The following is a conversation that took place at the Herald’s office yesterday……
Reporter to sub editor…. “I want to run this story on domestic violence in Hamilton. A driver ran over their partner several times and then drove into the Waikato river.”
Sub Ed. Great, I will run it as a lead story coz it will sure help the White Ribbon Week.
Reporter: OK but the victim is not dead he is just badly injured.
Sub Ed: HE?…. Oh shit….. Hang on I will just have a meeting with the editor and get back to you.
Editor:…… Oh bugger, bugger, bugger, why this bloody week? This is now problematic. We have a good thing going with roast busters at the moment and the sales department advises we have picked up a lot of clients advertising dollars that was pulled from Willie Jackson and John Tamihere radio show. Let’s run this story from the basis that the perpetrator is of strong character. Maybe she saves her self from the river some how or maybe she was driven to run over him by extreme circumstance. Get a senior reporter on it and delve into the guys background. I want FACTS, I want the WHO WHY WHAT WHERE AND WHEN on this guy. We got a ball rolling in this paper and it’s rolling in the dough since we made Louise Nicholas ‘Woman of the Year’ and I don’t want this ball to slow down. Do you get my drift?
Sub Ed: Sure do boss but we must be careful. Whilst we can be sure TVNZ are on the same band wagon, bloody Campbell on TV3 is unreliable. He seems to run with a unique sense of social justice. What if this victim guy is clean or even a pro feminist? It could backfire on us.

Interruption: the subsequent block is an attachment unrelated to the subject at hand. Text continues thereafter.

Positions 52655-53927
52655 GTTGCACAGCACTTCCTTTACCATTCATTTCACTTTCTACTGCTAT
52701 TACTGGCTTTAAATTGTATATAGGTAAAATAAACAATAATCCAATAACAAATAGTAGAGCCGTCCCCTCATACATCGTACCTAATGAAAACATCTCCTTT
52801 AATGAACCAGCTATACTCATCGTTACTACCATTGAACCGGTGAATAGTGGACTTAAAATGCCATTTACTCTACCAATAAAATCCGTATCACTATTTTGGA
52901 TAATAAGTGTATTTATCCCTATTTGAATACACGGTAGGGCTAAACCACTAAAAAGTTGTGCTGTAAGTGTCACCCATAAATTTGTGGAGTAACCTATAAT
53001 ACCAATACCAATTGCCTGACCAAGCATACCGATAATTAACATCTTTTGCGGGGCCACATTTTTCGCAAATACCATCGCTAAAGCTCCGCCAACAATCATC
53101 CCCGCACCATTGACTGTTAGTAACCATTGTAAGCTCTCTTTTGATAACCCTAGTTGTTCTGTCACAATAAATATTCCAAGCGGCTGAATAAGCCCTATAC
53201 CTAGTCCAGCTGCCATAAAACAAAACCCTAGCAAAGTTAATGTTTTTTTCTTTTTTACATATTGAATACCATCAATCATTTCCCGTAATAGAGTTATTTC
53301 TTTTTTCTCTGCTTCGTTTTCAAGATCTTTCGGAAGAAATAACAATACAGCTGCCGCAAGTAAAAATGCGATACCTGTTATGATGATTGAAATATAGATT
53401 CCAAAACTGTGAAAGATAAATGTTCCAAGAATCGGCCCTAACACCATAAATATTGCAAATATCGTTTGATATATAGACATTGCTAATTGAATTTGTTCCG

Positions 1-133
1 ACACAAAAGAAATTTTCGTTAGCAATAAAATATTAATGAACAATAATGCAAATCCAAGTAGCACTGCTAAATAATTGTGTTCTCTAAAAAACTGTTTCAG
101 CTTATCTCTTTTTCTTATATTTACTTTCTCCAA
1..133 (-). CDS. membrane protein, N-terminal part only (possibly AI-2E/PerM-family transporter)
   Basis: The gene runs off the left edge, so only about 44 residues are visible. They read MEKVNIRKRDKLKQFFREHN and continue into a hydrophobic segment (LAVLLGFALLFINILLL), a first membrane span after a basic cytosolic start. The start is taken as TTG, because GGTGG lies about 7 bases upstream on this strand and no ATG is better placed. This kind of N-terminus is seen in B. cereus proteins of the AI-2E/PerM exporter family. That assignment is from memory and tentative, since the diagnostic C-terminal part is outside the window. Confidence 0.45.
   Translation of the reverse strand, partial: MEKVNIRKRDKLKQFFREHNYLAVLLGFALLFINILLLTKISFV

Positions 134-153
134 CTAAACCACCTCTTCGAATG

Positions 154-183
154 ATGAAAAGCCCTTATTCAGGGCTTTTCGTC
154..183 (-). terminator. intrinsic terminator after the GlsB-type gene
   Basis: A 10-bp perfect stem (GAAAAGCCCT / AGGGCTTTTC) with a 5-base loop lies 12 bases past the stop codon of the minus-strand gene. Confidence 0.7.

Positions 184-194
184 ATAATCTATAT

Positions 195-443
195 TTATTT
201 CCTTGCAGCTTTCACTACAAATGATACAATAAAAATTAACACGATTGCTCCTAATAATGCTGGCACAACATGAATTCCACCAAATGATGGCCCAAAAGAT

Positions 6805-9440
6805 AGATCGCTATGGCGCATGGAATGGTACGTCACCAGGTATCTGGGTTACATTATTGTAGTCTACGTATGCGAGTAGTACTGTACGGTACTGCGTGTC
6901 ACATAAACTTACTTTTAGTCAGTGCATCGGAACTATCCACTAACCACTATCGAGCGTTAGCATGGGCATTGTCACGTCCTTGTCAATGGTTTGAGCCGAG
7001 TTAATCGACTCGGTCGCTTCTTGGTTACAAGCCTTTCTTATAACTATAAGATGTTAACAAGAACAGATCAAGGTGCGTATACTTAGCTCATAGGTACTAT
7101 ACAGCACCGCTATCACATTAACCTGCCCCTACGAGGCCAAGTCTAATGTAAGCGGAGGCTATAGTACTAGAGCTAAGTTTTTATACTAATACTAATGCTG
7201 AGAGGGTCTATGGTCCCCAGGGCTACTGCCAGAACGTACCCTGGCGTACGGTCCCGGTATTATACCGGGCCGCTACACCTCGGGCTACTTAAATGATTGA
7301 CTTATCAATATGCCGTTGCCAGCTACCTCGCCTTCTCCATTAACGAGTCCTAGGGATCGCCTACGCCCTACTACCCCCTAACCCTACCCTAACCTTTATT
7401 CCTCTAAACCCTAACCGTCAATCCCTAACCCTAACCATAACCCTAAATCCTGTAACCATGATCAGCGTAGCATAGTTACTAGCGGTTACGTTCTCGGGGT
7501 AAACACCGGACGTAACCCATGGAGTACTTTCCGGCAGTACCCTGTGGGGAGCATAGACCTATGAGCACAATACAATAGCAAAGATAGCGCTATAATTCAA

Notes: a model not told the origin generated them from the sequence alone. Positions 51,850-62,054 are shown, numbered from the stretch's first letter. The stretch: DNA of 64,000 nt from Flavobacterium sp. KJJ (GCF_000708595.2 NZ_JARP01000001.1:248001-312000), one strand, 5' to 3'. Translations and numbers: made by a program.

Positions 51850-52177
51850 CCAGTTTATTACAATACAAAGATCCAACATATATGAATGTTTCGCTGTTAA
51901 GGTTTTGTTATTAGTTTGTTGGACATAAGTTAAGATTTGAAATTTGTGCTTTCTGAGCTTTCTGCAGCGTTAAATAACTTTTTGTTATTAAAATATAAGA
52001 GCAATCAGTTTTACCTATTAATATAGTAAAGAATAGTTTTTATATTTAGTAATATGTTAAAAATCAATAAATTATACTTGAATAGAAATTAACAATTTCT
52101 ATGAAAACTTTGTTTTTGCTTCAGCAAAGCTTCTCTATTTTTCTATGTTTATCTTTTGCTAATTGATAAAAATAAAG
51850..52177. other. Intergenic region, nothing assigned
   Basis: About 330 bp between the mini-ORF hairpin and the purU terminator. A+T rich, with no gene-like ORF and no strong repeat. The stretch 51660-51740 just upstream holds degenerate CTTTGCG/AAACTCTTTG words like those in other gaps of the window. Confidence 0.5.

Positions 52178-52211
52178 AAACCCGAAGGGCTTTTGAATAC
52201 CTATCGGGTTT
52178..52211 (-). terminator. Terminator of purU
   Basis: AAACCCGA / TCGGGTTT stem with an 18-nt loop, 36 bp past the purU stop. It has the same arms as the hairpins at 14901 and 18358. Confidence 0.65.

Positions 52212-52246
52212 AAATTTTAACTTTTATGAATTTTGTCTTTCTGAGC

Ed: That’s why I am Editor and you are sub editor. You are yet to understand our readers. They are not concerned with detail but like most good Kiwis they are concerned with protecting the weak, therefore provided we show this woman as weak in nature but strong in character we will be seen as the knight in shinning white armour. Also, TV3 know about financial reality and they will be sure to rope Campbell in, don’t worry.
Sub Ed: I am just a bit concerned that we are being biased in our coverage of social injustice. It’s been many years now since we were given permission to report on Family Court out-comes and we don’t even send any reporters to view the process. According to many web sites, fathers and their children are being robbed of their relationship. Does this not deserve equal coverage as roast busters?
Ed: Lad, spinning the news is like being in the fashion industry. Readers don’t want to read yesterday’s paper and anti -male pro-feminist misandry propaganda is today’s fashion. Don’t dissect it lad just accept it for what it is. You need to be able to conflate issues of morality, anthropology and social justice into the one big issue and you won’t suffer from dissonance.
Sub ed: Ok your the boss!
I agreed the media likes to call the woman a victim even when the facts are obvious.
She was caught drunk driving, let off with just her keys taken, went out of her way to drive drunk again, killed herself and injured some mates in the process.
The only victims here are her family, friends and police, fire crew and ambulance staff who had to clean the mess up. Those memories will haunt them forever.
The other people in the car are not victims either. They knew she was drunk, they knew the cops had taken the keys, they knew she had a learners licence and yet they made a choice allow her to drive and they choose to get in the car with her.
Harsh as it sounds the reckless and out of control behaviour of this woman lead to her own death.
Call it like it is Tessa Johnstone – The meaning of a victim is here http://www.thefreedictionary.com/victim that is “One who is killed by another”. Not one who behaves as Ayla Boyd and her mates did.
My sympathies to the family remain.
They’re trying to write it up as the ‘victim’ of a Police chase.
@triassic, imagine what you might find in a book called ‘Overheard in the Herald Office today – 150 ways to bend the truth’.
Lukenz can you put your ‘victim’ story up as a post. I think that story has some interesting aspects to it.
Wow… What a twist at the end to shift focus on male drunk drivers when the subject for the current accident is a female